The Winterling belongs to the buttercup family and is considered to be very robust and persistent. The herbaceous plant can withstand severe drought or frost with the help of its underground tuber, which serves as a storage organ, without suffering permanent damage. Winterlings have a thick stalk on which there are about 2.5 centimeter large golden yellow flowers that form a kind of collar. The flowers in turn call 6 bracts their own, which are unfilled and are located around the stamens. Between the petals and stamens are the nectar leaves that insects covet. When the flowering period is over, the plant develops a cross-striped, brown follicle containing initially yellow and later brown seeds.

diseases and pests

Winterlings are considered to be extremely resilient and have almost no external enemies. Sometimes it can happen that the very stubborn smut fungus can attack the plant. An infestation manifests itself as white or light brown spots that become visible on the leaves and stems. The only remedy here is to use chemical agents or destroy the tubers and replace the soil. Just like winterlings, snails love shady, damp places where they can hide easily. Slimy snail tracks and eaten leaves indicate the presence of the reptiles. With the help of slug pelletsthe population can be contained. Alternatively, home remedies such as setting up traps or barriers or laying out baits can be used. Sometimes it is enough to collect the reptiles continuously in the early morning or to clear the ground of superfluous leaves. In this way, the pests are finally deprived of any hiding place.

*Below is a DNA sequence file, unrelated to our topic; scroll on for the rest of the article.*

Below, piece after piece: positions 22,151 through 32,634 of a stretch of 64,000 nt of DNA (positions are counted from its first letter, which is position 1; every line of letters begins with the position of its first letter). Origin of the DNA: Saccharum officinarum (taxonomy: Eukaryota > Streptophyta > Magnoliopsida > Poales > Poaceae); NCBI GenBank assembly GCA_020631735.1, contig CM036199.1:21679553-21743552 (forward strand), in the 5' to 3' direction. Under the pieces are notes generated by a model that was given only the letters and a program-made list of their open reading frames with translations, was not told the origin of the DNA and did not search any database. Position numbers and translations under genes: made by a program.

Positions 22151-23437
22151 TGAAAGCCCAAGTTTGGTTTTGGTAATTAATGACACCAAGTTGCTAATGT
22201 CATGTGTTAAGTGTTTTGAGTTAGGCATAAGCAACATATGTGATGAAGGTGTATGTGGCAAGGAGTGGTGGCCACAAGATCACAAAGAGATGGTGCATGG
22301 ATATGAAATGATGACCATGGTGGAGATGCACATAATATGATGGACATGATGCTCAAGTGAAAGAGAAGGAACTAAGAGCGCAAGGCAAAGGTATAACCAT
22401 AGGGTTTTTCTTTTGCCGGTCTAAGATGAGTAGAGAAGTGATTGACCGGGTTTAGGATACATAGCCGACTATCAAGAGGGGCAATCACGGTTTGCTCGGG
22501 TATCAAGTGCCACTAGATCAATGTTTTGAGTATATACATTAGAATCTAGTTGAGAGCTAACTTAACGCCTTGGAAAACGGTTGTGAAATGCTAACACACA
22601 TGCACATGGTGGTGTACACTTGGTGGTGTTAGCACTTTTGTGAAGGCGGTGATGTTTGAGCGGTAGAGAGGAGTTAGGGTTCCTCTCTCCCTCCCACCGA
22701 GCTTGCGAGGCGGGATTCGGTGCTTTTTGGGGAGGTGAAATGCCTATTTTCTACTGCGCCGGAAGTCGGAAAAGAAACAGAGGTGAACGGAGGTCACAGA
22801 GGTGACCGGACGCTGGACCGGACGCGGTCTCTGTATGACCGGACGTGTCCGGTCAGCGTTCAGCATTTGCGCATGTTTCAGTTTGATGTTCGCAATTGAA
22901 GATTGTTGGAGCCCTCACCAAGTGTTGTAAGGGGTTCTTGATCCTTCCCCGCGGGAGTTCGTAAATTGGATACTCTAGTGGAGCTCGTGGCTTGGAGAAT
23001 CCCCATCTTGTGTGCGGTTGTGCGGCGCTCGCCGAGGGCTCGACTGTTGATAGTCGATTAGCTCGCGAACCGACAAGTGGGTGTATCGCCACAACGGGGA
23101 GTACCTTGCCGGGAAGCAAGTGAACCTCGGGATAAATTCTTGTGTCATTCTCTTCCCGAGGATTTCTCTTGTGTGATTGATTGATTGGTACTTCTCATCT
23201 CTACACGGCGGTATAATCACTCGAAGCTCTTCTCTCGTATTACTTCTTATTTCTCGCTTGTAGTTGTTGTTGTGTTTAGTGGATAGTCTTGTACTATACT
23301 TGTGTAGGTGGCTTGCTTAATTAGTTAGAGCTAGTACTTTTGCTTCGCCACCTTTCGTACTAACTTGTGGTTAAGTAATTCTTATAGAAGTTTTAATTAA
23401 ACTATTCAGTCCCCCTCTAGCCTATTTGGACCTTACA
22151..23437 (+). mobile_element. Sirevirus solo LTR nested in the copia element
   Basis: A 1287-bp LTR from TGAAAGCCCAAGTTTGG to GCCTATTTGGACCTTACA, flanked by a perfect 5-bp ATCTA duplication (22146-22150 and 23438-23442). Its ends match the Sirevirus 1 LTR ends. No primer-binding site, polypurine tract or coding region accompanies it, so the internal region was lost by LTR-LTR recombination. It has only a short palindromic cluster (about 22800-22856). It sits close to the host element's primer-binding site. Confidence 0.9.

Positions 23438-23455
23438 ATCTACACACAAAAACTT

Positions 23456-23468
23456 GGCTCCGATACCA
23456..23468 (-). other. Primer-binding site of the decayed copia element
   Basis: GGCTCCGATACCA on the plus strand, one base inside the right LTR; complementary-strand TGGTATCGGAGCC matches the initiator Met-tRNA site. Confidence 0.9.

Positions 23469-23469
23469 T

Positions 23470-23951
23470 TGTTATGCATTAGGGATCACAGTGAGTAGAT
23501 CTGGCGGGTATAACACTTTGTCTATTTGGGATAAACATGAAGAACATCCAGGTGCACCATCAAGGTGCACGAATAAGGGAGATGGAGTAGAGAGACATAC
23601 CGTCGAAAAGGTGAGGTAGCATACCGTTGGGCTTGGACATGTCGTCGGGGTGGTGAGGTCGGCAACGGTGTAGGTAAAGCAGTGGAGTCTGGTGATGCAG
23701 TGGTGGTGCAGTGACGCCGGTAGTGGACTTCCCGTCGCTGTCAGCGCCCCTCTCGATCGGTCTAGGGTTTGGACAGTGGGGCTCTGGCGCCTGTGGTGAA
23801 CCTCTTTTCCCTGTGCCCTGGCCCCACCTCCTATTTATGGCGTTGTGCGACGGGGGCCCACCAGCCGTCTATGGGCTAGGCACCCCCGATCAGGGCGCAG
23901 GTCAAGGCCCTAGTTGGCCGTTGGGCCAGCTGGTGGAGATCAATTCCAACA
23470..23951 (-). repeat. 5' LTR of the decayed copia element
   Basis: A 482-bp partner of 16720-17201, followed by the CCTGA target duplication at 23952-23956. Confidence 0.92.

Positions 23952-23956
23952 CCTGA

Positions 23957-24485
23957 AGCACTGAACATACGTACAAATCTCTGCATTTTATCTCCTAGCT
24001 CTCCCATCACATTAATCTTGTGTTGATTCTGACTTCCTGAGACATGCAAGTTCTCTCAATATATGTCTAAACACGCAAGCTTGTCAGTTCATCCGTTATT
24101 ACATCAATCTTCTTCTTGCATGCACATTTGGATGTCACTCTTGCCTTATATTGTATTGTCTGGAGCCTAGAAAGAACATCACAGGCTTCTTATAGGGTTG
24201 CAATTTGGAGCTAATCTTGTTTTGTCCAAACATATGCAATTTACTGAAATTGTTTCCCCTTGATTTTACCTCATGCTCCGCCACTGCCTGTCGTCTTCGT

Conclusion No matter
how delicate the winterlings may seem, they defy the greatest change in the weather and do not let snow and ice deter them from their flowering period. They are quite undemanding fellows who turn the home garden into a real visual gem. If you need a bit of help at first, within 10 years the little yellow plant will turn into a remarkable carpet of flowers. Since the plants sow their seeds themselves, it can happen over time that you can no longer control the amount of plants. Regular minimization can help here.

Similar Posts

Leave a Reply

Your email address will not be published. Required fields are marked *